Following up on my prior post, Tax Court Seeks Amicus Briefs on Tax Treatment of Egg Donation (more here): Kim Krawiec (Duke) has hosted a Mini-Symposium on Taxing Eggs based on Perez v. Commissioner, No. 9103-12 (Feb. 14, 2014) (Holmes, J.) at The Faculty Lounge:
Update #1: Kim Krawiec (Duke), Taxing Eggs: What Have We Learned?:
I wanted to take a stab at recapping/synthesizing some of the points that have emerged from the discussion, ask a few more questions, and play devil’s advocate (as any good moderator should.)
First, the point on which all of our experts seem united is the weakness of the 104(a)(2) claim – that is, the payments to Perez are not taxable because they are compensation for her pain and suffering. Yet, this is precisely the ground on which the IRS has apparently allowed Perez and other egg donors to exclude such income in the past. Why have they allowed this if the argument is so weak? ...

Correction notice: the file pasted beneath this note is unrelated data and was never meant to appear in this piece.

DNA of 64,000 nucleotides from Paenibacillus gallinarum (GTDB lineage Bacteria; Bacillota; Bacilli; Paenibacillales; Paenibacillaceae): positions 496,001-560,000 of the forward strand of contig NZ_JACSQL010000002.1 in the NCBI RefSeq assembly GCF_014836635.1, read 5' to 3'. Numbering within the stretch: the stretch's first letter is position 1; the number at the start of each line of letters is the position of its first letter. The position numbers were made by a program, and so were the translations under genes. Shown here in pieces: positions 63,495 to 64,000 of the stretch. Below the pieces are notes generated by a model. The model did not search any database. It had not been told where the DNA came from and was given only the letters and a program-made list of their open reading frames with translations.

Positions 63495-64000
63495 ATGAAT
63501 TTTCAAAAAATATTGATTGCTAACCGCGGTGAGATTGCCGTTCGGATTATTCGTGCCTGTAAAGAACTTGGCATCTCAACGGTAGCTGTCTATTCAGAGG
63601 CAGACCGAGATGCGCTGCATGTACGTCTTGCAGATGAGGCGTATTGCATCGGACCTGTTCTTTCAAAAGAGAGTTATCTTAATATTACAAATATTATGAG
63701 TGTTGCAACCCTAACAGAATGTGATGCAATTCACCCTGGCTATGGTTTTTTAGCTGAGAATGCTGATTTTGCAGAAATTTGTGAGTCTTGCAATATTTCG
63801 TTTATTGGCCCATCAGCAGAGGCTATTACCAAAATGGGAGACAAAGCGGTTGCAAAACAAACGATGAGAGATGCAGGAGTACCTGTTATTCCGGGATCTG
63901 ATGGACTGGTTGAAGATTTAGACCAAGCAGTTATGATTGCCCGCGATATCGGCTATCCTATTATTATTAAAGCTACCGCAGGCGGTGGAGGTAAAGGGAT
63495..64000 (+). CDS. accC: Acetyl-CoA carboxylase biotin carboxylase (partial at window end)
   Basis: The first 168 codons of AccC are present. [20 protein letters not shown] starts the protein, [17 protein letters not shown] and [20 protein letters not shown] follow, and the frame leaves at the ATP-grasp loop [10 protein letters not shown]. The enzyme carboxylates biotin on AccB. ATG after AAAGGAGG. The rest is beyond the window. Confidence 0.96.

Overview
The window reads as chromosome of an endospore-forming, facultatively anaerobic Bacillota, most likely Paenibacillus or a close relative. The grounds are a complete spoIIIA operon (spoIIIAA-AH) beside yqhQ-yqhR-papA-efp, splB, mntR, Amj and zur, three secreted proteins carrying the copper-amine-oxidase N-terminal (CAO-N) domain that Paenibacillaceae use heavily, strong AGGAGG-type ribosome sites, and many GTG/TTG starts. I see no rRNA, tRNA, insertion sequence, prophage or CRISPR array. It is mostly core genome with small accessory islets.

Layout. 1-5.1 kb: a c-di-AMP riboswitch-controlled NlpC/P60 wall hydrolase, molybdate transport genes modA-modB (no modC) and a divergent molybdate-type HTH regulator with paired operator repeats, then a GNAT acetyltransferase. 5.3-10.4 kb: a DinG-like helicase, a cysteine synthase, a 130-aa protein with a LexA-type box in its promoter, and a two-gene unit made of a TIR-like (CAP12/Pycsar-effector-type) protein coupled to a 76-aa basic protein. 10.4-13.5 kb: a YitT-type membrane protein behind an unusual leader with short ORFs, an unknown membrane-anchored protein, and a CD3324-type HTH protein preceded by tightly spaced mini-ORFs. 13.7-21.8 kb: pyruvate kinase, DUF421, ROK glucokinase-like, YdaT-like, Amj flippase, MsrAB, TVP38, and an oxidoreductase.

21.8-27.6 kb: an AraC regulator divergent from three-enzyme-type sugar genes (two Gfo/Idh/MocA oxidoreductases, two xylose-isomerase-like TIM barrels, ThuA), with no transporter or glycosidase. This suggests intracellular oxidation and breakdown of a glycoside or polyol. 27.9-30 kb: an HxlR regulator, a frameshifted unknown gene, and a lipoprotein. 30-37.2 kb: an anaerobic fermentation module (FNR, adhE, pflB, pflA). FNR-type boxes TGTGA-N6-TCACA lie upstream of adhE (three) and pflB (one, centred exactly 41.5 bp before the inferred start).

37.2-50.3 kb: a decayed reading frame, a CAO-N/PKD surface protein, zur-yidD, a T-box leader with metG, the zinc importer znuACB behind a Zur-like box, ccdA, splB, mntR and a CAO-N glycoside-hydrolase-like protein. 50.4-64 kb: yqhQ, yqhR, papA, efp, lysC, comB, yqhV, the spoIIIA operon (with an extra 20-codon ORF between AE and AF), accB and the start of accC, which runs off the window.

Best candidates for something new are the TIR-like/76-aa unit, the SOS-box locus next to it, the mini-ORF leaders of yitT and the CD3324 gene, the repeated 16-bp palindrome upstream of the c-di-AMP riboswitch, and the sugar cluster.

Second is the sale of bodily property versus compensation for service question.
Update #2: Kim Krawiec (Duke), Taxing Eggs: The Wrap-up:
I wanted to again thank our guest bloggers, commenters, and readers of last week’s Taxing Eggs mini-symposium and collect the links to all of the posts in one place for easy reference (see below). In wrapping up, I also wanted to move away from the specific tax questions we’ve been debating, and address some larger issues raised by the case.
As my colleague Larry Zelenak says in his post, “It is striking that, despite one hundred years of development of federal income tax doctrine, and despite the fact that sales/donations of eggs, sperm, blood, hair, etc., are far from rare, we still don’t have clear answers to these questions.” Perez v. Commissioner, then, may illustrate yet another of the ways in which our discomfort with these transactions involving the body impedes a rational development of the law governing them.